The evolution of school fear: How the threats that followed generations are evolving

When our parents were our age it was bomb threats. For our grandparents, it was gas attacks but now it’s 2017 and our schools are facing a different category of threats: Shootings.
While the inescapability of bombs is no doubt petrifying, the increasing number of school shootings and the intimacy of these events make them much more personal and real.
In Spokane this past week, there was another school shooting. The shooter was a student of the high school, but his identity is being protected because he is underage. What stands out most about this specific shooting, though, is not how close to home it hits but instead the response it recieved.
A classmate of the shooter tried to talk him out of what he was doing and convince him that he shouldn’t take the lives of his innocent classmates. This student ended up getting shot at close range and killed.
Other classmates of the shooter said that he had been showing signs that he was disturbed. In school, he was known to make threats to other students, write notes and warn his friends that he was “going to do something stupid.” Several students warned their counselors, but nothing was done to prevent this horrible event.
As high school kids, we are told it is up to us to notice the signs if someone is showing destructive tendencies, toward themselves or others. We’re also told our only responsibility is to report it to an adult. The fact that multiple students did exactly this and a classmate still ended up dead is sickening. Adults want the teenagers to look out for disturbing behavior, but even when it’s obvious they don’t do anything about it and innocent lives are lost.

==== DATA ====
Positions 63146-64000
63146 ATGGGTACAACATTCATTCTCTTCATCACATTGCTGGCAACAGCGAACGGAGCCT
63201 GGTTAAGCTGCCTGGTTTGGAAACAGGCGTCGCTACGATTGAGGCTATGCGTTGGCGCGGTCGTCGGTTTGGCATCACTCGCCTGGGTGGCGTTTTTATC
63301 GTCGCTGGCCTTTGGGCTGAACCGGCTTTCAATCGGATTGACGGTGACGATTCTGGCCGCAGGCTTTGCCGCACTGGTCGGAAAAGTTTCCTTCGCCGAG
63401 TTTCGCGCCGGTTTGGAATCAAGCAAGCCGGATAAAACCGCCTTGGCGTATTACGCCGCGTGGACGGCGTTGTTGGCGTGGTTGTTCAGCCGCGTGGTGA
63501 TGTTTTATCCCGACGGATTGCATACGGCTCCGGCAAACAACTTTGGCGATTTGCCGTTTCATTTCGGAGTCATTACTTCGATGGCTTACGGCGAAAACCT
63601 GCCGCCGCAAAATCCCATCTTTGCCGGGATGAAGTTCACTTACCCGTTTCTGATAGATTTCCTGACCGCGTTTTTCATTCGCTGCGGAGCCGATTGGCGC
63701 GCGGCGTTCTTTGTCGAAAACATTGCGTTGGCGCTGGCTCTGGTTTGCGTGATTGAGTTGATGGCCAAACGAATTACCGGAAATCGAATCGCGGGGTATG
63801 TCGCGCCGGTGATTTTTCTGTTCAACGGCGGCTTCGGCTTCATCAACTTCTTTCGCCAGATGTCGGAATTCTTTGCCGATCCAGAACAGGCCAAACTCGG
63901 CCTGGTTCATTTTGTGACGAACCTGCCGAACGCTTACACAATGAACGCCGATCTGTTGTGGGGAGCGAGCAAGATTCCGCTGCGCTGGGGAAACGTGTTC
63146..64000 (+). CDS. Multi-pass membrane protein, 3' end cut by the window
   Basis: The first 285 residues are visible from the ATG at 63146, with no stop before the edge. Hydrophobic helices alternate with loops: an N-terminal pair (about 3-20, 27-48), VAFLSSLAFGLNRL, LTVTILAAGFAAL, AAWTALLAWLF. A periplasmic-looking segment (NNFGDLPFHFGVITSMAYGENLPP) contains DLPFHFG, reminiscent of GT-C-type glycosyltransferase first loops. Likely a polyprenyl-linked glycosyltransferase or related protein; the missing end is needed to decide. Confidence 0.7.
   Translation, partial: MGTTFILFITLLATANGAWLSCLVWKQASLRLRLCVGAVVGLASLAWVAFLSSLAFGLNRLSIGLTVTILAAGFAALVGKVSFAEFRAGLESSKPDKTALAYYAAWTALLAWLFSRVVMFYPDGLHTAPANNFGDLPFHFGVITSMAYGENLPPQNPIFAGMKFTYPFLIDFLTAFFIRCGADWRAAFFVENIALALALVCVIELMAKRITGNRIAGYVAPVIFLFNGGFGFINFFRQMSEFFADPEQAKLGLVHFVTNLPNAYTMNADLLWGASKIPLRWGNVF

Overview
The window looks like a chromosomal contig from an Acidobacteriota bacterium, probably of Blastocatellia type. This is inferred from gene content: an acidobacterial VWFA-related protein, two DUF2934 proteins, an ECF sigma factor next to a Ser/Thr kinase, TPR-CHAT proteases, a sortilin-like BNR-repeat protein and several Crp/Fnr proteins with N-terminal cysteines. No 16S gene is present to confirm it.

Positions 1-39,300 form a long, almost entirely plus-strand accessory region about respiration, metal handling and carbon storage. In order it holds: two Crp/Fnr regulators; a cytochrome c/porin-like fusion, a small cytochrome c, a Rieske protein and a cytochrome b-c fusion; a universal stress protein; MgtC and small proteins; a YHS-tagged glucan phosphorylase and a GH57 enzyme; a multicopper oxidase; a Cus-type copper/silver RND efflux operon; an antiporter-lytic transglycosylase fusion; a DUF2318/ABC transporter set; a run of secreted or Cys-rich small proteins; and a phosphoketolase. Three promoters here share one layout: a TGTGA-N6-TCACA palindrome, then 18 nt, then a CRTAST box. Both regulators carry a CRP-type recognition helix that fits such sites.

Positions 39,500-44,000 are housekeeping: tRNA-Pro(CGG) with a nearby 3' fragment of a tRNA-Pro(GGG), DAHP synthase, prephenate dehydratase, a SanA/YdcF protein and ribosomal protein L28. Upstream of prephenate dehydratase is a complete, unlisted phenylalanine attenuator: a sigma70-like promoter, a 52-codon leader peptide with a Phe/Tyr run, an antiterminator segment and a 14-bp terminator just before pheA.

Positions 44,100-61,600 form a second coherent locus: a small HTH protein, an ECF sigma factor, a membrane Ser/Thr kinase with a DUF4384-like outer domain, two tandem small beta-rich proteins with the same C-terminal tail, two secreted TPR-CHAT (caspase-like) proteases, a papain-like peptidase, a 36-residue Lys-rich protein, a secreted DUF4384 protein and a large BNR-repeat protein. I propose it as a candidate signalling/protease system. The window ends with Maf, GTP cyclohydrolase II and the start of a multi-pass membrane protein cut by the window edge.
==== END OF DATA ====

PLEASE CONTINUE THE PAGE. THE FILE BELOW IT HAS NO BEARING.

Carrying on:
Now, although we may never experience a school shooting in our lives, we see videos of them. We see the aftermath: a dead math teacher, crying family members, and traumatized students. This makes it personal and real in a way that was impossible to achieve before the dawn of the internet. Making something we’ve never experienced even more terrifying.
School shootings are occurring more and more in not only high schools but elementary schools and colleges around the United States.
Quartz conducted a research project to try and figure out the ratio of school shootings from 2000 to 2010 between the United States and other countries. What they found was that 36 countries combined have one more school shooting than the U.S. over the span of those 10 years. The number of students dying in the United States is way larger than in any other country, and the question has to be asked of why.
One thing that America is well-known for is easy-access firearms. Anyone over the age of 18 could walk into a convenience store and buy a shotgun. Anyone under the age of 18 can take the gun from the drawer of their dad’s bedside table to the same effect.
In many other countries around the world – including those on the list against the United States – guns are almost completely obsolete. In Iceland, police officers don’t carry guns with them often, but at least one-third of their citizens do. In 2012, when a police officer shot and killed a man, it was the first time something like that had happened in the country ever.
There are too many stories of American kids breaking into their parents’ safes and taking their gun and either hurting themselves or hurting others. 19 kids every single day are killed or injured by a gun in America alone. While I understand that sane people should have a right to bear arms and that self defense is sometimes necessary, more restrictions need to be put in place.
At least make guns harder to access than just at your local Walmart. America cannot go on this way. Our children are dying, our teenagers are turning into killers, and our adults are doing nothing about it.